Car accidents are one of the leading causes of catastrophic injuries and death among vehicle drivers. In California, car accident victims may be entitled to recover compensation for the damages they sustained in the accident. However, any legal claims you may file against the at-fault driver are subject to California car accident laws. Thus, it is crucial to understand how fault is determined in a motor vehicle accident, your obligations as a car driver, and things that can affect your ability to obtain compensation.
In California, various state laws may apply in a car collision. These state laws determine what damages are available, how insurance claims are handled, and when a claim must be filed.
So in this blog, we include everything you need to know about car accident laws in California. Furthermore, if you want to speak with a car accident lawyer, you can contact us at (415) 494-8535 or reach us through our online contact form.
Minimum Insurance Coverage Requirements
Car owners who register their cars with the State of California must provide evidence of financial responsibility. Thus, car owners need to purchase a car insurance policy to fulfill their legal requirements as owners of a registered vehicle.
California imposes specific minimum insurance coverage requirements. Vehicle owners are required to be financially responsible for any vehicular accidents they may be involved in. California Insurance Code §11580.1b stipulates these minimums. This is established to ensure that all accident-related costs, property damage, or personal injury are covered. All car drivers are mandated, under California Vehicle Code §16056, to maintain a minimum of 15/30/5 insurance coverage on all their registered vehicles. It includes:
- $15,000 for injury or death to one person;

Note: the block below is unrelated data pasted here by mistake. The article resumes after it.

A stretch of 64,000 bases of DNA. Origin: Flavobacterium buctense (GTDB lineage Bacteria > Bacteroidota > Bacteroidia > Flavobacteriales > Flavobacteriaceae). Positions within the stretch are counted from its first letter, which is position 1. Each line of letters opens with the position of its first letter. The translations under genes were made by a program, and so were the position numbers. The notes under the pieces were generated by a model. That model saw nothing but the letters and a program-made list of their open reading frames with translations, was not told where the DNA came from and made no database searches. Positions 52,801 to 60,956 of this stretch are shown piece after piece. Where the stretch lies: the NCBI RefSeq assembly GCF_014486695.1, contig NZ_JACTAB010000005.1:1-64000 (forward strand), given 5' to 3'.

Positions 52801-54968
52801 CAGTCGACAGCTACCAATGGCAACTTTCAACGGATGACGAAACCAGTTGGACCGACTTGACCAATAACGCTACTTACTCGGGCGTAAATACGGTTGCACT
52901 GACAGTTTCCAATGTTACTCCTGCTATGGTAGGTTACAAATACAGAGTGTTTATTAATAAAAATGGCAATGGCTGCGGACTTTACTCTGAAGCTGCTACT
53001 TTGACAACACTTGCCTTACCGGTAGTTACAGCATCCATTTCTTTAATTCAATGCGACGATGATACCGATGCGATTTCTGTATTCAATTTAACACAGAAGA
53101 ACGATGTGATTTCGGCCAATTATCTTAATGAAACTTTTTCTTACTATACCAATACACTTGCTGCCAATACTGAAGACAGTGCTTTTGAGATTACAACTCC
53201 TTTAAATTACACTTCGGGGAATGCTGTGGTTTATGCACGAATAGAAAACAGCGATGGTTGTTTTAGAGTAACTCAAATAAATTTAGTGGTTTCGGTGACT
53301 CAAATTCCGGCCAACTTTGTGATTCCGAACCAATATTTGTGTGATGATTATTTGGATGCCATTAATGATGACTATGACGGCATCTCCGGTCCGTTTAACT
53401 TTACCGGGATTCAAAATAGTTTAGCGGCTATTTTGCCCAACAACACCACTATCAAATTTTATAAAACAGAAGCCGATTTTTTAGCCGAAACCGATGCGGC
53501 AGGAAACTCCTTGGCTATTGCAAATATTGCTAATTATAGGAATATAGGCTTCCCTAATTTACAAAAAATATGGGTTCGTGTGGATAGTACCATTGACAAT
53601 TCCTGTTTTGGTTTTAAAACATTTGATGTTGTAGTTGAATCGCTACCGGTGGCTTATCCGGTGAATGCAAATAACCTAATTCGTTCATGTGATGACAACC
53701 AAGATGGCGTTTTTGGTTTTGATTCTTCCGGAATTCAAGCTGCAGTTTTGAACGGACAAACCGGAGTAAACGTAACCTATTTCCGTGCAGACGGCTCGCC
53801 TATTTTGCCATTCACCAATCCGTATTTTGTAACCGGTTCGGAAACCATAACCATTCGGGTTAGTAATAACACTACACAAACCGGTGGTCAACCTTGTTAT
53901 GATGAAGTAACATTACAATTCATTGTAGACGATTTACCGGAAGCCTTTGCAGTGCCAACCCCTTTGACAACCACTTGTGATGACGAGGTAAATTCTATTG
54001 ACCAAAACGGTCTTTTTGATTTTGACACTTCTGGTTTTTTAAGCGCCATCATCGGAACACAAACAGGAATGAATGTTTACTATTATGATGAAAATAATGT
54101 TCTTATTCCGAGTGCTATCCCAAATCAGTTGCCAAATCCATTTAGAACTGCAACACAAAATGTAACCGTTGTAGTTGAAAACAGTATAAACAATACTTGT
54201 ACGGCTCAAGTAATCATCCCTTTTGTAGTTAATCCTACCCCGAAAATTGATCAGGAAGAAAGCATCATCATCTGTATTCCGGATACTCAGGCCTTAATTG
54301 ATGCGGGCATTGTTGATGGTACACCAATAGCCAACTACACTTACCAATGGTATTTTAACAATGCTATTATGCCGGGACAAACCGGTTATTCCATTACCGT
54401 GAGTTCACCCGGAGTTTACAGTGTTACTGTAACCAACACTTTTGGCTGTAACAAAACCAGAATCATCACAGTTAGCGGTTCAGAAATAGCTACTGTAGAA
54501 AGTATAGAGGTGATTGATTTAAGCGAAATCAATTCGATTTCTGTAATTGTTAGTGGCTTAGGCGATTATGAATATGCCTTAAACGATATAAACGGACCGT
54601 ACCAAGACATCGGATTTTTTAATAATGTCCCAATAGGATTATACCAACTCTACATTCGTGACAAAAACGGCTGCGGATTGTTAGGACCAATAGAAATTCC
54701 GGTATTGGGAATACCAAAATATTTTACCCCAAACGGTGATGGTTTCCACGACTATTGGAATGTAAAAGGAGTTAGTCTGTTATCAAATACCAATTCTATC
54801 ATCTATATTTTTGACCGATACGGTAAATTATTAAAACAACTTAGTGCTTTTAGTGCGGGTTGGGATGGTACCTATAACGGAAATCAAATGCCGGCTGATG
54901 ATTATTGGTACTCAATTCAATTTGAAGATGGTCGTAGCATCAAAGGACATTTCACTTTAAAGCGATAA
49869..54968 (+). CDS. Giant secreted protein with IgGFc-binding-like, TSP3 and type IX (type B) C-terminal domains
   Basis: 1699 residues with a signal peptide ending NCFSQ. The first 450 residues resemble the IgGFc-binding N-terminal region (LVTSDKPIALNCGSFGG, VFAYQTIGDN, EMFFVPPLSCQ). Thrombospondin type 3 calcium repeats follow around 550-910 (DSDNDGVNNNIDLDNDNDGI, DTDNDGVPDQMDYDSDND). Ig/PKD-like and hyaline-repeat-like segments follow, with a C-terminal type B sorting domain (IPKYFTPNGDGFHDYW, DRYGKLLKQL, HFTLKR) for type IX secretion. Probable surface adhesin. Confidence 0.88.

- $30,000 for injury or death to more than one person; and
- $5,000 for property damage.
Drivers must have readily available proof of insurance at any time. They must show their proof of insurance when:
- They renew their vehicle registration;
- They are requested by law enforcement; and
- They are involved in an accident.
Suppose drivers fail to provide proof of financial responsibility. In that case, they will be fined, or their license will be revoked if they are involved in motor vehicle accidents.
Uninsured Motorist Bodily Injury and Underinsured Motorist Coverage
Per California Insurance Code §11580.2, an insurance company must offer uninsured motorist bodily injury and underinsured motorist coverage. These insurance policies are intended to provide coverage for any injuries or property damage if you are involved in an accident with a vehicle driver who does not have enough insurance or does not have valid insurance.
Uninsured motorist bodily injury coverage. This covers the cost of damages you and any passenger in your car sustained caused by an uninsured driver.
Underinsured motorist coverage. This policy makes up the difference if a driver causing the accident does not have enough insurance to pay for the damage.
Drivers are not legally required to purchase these types of insurance. However, you must do so in writing.
Other Forms of Car Insurance Coverage
Drivers can also consider purchasing supplemental insurance policies aside from the required 15/30/5 coverage. There are times when the required minimum coverage is insufficient to cover the total extent of the injuries and damage inflicted by an accident. The following types of insurance coverage are helpful to cover you or anyone affected by an accident fully.